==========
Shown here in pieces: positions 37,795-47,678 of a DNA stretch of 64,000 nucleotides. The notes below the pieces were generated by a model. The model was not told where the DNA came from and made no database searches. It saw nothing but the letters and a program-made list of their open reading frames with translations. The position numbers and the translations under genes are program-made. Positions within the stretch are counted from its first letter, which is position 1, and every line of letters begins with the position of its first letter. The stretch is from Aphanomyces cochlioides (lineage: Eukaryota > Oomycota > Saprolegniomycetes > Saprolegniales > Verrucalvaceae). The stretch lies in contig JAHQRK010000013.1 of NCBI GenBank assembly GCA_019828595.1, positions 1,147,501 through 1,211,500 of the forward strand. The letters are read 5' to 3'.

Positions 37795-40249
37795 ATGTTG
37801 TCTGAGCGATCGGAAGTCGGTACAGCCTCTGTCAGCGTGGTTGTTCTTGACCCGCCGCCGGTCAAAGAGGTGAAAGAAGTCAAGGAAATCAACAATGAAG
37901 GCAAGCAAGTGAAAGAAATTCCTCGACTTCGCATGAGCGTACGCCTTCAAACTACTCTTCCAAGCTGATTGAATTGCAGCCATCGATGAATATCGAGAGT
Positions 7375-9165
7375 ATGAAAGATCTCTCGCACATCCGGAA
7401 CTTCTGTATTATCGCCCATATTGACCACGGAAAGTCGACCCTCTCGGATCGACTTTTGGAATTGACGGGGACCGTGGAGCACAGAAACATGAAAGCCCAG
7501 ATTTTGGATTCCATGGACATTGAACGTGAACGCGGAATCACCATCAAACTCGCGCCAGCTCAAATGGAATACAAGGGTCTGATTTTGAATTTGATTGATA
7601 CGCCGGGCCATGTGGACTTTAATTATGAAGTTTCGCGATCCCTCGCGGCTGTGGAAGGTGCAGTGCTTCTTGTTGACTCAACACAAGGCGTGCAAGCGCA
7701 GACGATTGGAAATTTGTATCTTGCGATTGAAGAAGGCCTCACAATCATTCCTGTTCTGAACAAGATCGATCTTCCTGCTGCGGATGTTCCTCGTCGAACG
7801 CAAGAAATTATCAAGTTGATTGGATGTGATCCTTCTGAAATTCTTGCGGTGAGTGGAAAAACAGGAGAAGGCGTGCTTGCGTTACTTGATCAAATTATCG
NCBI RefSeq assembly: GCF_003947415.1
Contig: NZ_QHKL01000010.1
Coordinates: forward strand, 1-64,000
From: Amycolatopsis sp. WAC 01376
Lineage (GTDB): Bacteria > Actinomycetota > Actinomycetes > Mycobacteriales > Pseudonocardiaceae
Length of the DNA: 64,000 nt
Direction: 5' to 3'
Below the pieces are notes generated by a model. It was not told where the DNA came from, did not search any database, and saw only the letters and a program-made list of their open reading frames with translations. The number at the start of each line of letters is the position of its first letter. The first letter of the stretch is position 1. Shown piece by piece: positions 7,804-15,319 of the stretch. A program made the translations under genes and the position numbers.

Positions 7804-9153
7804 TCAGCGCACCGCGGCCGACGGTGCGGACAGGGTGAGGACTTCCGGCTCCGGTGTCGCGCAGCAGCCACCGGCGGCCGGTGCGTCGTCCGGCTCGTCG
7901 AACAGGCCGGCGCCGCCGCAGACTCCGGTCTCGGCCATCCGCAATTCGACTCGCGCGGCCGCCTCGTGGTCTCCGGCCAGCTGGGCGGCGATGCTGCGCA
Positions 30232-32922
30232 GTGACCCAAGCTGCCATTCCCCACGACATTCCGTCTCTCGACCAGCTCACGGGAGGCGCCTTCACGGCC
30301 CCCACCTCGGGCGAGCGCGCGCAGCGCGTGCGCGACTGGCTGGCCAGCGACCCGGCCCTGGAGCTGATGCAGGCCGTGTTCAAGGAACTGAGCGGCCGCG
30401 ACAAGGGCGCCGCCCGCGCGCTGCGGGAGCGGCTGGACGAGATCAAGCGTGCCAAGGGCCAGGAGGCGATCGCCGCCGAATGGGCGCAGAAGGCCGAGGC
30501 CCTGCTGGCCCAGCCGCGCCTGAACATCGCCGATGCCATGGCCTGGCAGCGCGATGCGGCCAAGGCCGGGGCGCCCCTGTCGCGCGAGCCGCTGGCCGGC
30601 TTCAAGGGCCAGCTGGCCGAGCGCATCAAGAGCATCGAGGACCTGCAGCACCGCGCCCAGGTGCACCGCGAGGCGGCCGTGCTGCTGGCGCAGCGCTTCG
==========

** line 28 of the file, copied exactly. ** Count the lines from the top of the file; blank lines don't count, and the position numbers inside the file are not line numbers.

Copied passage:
30501 CCTGCTGGCCCAGCCGCGCCTGAACATCGCCGATGCCATGGCCTGGCAGCGCGATGCGGCCAAGGCCGGGGCGCCCCTGTCGCGCGAGCCGCTGGCCGGC